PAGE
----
I actually ignore MCDRAM/DDR induced NUMA in my head, when thinking about cluster modes, and I think of the default quadrant cluster mode vs. SNC-2/SNC-4 as a question of making the processor NUMA or not. Yes, this is technically incorrect… but it makes more sense in my head. Regardless of what makes the most sense to you, the non-SNC modes have a consistent latency to all MCDRAM and a consistent latency to all DDR, whereas the SNC modes induce “near MCDRAM” vs. “far MCDRAM” and “near DDR” vs. “far DDR.” The “near” portions have effectively lower latencies, and the “far” portions have effectively longer latencies. For an MPI program, with the appropriate number of ranks for the cluster mode selected – all application accesses will be “near” accesses as long as the “first touch” of the data comes from the MPI rank that will use the data which should normally be the case. The MPI library, will likely optimize message passing to happen in shared memory when the receiver and sender are on the same processor, and that will use far memory accesses for the transfers. The difference in timing is very slight, and only becomes apparent when many memory accesses are being done.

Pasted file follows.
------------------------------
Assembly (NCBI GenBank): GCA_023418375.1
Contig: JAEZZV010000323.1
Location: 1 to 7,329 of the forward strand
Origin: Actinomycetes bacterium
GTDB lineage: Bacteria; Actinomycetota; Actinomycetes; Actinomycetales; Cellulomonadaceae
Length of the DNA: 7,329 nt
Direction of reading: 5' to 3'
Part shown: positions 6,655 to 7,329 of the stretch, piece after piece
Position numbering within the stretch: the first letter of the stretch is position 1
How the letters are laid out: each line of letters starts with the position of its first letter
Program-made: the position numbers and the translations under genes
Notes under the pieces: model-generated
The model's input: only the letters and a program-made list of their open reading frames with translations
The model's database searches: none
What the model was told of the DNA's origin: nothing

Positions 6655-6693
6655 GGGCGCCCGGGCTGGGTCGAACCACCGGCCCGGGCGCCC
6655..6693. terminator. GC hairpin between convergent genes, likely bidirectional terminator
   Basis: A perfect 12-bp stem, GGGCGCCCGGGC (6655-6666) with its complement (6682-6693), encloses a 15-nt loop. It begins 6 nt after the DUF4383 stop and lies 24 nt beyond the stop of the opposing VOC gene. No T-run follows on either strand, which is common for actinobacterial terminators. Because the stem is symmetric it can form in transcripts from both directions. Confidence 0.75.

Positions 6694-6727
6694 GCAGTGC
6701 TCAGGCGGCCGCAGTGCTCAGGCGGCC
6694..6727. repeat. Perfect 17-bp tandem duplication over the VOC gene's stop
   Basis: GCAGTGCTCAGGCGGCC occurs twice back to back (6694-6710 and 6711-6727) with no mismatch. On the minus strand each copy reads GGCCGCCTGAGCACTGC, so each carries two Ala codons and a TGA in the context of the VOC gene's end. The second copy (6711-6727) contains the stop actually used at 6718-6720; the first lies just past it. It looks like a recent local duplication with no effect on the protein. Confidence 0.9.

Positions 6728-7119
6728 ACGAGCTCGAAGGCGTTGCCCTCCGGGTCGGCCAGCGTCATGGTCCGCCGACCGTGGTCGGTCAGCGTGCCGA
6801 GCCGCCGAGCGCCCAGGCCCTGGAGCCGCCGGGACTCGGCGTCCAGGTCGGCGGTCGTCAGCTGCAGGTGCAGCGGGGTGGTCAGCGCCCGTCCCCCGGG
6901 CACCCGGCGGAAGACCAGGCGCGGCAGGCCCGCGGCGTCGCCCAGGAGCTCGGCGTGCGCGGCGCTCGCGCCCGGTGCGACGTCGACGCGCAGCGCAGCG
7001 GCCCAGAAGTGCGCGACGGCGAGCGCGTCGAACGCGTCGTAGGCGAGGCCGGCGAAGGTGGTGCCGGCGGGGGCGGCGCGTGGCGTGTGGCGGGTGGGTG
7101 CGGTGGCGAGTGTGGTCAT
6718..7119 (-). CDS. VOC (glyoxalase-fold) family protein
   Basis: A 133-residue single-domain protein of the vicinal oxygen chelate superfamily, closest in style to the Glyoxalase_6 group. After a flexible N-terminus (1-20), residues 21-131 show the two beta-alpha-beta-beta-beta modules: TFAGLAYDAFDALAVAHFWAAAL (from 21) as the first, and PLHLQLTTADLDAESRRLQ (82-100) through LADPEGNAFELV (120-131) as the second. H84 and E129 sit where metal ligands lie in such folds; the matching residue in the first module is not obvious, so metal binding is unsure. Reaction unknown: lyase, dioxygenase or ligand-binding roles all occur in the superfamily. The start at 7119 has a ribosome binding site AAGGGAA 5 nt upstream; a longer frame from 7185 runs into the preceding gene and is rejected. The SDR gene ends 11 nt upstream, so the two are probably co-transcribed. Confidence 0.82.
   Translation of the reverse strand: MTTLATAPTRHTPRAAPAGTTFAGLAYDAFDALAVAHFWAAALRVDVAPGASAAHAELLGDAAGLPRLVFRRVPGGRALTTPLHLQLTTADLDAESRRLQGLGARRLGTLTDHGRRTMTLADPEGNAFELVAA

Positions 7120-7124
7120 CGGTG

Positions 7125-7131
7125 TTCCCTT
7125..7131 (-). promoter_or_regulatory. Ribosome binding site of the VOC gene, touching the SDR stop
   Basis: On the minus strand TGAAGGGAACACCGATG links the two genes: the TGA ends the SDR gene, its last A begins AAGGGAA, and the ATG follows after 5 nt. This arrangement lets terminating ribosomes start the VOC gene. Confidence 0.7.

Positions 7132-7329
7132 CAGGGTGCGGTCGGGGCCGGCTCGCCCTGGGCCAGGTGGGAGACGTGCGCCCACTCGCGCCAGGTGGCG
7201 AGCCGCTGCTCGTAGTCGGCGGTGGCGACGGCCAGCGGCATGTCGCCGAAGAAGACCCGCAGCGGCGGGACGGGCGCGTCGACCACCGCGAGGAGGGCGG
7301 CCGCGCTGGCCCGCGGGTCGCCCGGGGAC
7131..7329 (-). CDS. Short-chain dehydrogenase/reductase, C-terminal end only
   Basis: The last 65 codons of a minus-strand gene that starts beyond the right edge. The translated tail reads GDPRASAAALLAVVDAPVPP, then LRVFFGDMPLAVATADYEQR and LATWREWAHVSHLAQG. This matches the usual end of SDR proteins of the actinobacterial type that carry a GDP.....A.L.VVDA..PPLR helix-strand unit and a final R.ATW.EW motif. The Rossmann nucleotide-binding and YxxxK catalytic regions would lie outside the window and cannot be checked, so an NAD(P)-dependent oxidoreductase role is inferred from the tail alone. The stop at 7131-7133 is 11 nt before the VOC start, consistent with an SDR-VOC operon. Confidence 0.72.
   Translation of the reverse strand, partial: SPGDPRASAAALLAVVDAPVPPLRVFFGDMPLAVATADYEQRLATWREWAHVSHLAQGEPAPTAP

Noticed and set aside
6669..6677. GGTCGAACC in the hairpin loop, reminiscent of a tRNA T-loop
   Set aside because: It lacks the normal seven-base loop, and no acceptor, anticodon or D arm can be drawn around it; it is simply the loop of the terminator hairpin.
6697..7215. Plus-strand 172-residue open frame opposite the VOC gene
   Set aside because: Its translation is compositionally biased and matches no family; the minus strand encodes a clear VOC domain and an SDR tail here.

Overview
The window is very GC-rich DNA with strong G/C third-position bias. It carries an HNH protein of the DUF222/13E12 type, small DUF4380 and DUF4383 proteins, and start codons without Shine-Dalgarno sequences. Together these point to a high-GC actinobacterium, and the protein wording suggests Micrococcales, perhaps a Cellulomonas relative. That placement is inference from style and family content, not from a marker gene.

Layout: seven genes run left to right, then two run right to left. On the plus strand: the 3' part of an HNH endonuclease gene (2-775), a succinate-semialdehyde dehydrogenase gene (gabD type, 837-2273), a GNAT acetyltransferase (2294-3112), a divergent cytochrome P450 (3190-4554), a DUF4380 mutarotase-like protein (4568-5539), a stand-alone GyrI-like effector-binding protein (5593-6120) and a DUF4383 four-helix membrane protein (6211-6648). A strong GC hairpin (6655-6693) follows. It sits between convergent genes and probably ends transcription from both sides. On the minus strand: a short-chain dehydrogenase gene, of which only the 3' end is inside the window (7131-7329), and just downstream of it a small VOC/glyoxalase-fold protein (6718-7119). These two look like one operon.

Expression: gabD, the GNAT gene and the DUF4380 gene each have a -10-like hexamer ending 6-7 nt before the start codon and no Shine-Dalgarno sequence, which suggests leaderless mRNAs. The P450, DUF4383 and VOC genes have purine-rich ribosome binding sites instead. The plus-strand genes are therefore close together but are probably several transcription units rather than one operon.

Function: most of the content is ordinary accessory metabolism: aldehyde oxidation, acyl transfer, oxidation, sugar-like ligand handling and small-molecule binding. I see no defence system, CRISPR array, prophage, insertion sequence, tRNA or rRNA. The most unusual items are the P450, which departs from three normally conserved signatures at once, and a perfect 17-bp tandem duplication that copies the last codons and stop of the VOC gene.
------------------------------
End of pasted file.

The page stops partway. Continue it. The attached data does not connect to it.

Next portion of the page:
MCDRAM and DDR when in SNC modes

MCDRAM and DDR functionality does not change under the SNC modes, but the latency does and the way they map to NUMA nodes by the BIOS and subsequent operating system and library views does change.

The way it changes should be very familiar to anyone who has dealt with NUMA on a multiprocessor Intel Xeon processor based machine, or other modern multiprocessor machine. The penalties for NUMA on an Intel Xeon Phi processor are lower than multiprocessor systems because the divisions are among cores and caches on the same package.